So the Pope’s long-awaited encyclical on “global warming” has been released to the media four days in advance of its official launch.
A Vatican official has described this leak as “heinous,” but not as heinous, surely, as the damage this misbegotten document is going to do to the global economy, to the credibility of the Catholic church, and, perhaps worst of all as far as this caring, sharing pope ought to be concerned, the plight of the world’s poor.
Global warming, it says, is “mostly” due to human activity and the burning of fossil fuels.
Humanity must become aware of the “need to change lifestyles, production and consumption” in order to combat warming.
The pollution produced by carbon dioxide increase the acidity of the oceans and impairs the marine food chain.
Rising sea levels “can create situations of extreme gravity”.
This is the sort of hackneyed language and extremely dubious science you might expect from a 16-year old trotting out the formulaic bilge and accepted faux-wisdom required these days to pass a fairly typical exam paper in Geography or Environmental Sciences.
But what it most definitely isn’t the kind of thing you’d want or hope to read from the spiritual leader of 1.2 billion Roman Catholics, whose word is supposedly infalliable and who holds an office that dates back two thousand years.
First ‚Äì despite the Pope’s much-vaunted masters degree in Chemistry ‚Äì it’s wrong scientifically.
There is no evidence that sea-levels are rising at an abnormal rate; ocean acidification is a busted flush; catastrophic man-made global warming remains, at best, an unproven and increasingly shaky theory.
Second, it’s wrong morally.
As Marc Morano and others frequently argue (because it’s true), “fossil fuels are the moral choice for the developing world.” Why? Because unlike inefficient renewables (solar, wind, etc) they don’t require poor countries to devote vast government budgets to subsidise them, and they give growing economies the thing they need perhaps above all else which is a cheap, reliable source of energy. If you truly care about the poor ‚Äì as the Pope professes to do ‚Äì the very last thing you’d want to impose on them is carbon reduction targets or green regulations or crazy schemes which involve chopping down rainforest to grow palm oil or using farm land to grow biofuels. This just creates food shortages and drives up the cost of living.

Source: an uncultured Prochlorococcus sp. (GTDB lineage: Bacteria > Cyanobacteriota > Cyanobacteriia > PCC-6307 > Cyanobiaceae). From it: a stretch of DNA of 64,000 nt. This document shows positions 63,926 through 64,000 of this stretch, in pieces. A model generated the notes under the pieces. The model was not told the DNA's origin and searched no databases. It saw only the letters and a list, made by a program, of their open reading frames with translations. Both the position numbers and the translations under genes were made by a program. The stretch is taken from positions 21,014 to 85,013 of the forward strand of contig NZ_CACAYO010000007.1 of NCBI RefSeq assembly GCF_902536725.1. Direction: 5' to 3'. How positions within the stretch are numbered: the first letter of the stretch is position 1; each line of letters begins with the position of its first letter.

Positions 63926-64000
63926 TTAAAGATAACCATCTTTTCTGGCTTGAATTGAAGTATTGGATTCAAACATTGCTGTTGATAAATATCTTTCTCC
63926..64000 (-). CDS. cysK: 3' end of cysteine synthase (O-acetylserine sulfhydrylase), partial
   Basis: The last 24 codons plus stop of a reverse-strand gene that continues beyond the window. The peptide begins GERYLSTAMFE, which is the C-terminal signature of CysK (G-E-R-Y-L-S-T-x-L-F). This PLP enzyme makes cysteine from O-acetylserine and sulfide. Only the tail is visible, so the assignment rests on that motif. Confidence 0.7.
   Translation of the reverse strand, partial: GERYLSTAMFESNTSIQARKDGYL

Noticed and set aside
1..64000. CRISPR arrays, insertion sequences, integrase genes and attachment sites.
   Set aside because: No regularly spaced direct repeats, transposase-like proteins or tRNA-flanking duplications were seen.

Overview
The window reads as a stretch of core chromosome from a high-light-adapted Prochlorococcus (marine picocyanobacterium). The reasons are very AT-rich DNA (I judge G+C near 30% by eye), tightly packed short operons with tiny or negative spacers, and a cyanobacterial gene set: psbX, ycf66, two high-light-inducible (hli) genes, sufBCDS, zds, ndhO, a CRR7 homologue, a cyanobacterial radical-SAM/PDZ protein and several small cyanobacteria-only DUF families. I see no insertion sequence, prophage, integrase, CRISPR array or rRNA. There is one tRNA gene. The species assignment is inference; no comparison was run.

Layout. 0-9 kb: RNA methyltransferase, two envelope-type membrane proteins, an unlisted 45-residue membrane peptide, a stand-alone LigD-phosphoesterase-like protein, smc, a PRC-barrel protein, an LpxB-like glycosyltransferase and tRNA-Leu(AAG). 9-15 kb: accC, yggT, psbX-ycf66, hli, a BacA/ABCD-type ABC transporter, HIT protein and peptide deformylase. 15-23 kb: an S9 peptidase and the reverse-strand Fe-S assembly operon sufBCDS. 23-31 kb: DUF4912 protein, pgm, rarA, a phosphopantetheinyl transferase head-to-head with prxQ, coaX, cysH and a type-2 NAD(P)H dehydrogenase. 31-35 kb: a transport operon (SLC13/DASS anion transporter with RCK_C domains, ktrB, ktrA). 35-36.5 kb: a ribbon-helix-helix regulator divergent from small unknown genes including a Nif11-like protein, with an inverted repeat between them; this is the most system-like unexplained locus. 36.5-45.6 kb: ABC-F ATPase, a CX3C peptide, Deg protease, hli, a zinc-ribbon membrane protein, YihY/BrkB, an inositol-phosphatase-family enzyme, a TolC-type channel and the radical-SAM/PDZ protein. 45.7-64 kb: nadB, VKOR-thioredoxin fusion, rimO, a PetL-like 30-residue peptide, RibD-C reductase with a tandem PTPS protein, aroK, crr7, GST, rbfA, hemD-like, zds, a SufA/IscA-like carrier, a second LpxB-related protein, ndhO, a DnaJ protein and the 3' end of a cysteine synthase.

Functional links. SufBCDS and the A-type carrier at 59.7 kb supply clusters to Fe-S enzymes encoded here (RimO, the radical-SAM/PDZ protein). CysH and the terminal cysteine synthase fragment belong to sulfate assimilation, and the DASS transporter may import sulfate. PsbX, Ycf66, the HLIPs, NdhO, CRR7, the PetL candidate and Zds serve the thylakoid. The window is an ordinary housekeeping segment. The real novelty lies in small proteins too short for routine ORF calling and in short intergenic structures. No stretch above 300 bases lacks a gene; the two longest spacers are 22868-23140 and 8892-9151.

Third, it makes no sense theologically.
Though it’s true that popes occasionally use encyclicals for political purposes ‚Äì railing against the Vietnam or Gulf wars, for example ‚Äì they are most usually, by tradition, employed to clarify a pope’s thoughts on Catholic doctrine.
And this is as it should be for a papal encyclical is binding in its authority. According to Pope Pius XII, once a pope has written an encyclical on a “hitherto controversial matter” it ought to be clear that matter “cannot any longer be considered a question of free discussion among theologians.”
In other words, Francis, simply by dint of his office, has now formally declared that “global warming is real.”
Taking so strong a position on an issue so contentious ‚Äì and also so completely unrelated to matters of faith ‚Äì is an abuse of papal authority which hardly adds to the Catholic church’s credibility.
Fourth, it’s wrong economically.
However much the Pope’s kindred spirits at places at the Guardian may rail against fossil fuels, they’re still what keep the world’s industries spinning round.
Over the last decade, for example, global coal use grew by 968 million tonnes of oil equivalent. That means it grew four times faster than renewables.
In 2014, as The Australian reports, “…if the world had relied on renewable energy like wind, solar and biomass for primary energy, then the world would have had just 9 days of heat, light and artificial horsepower.”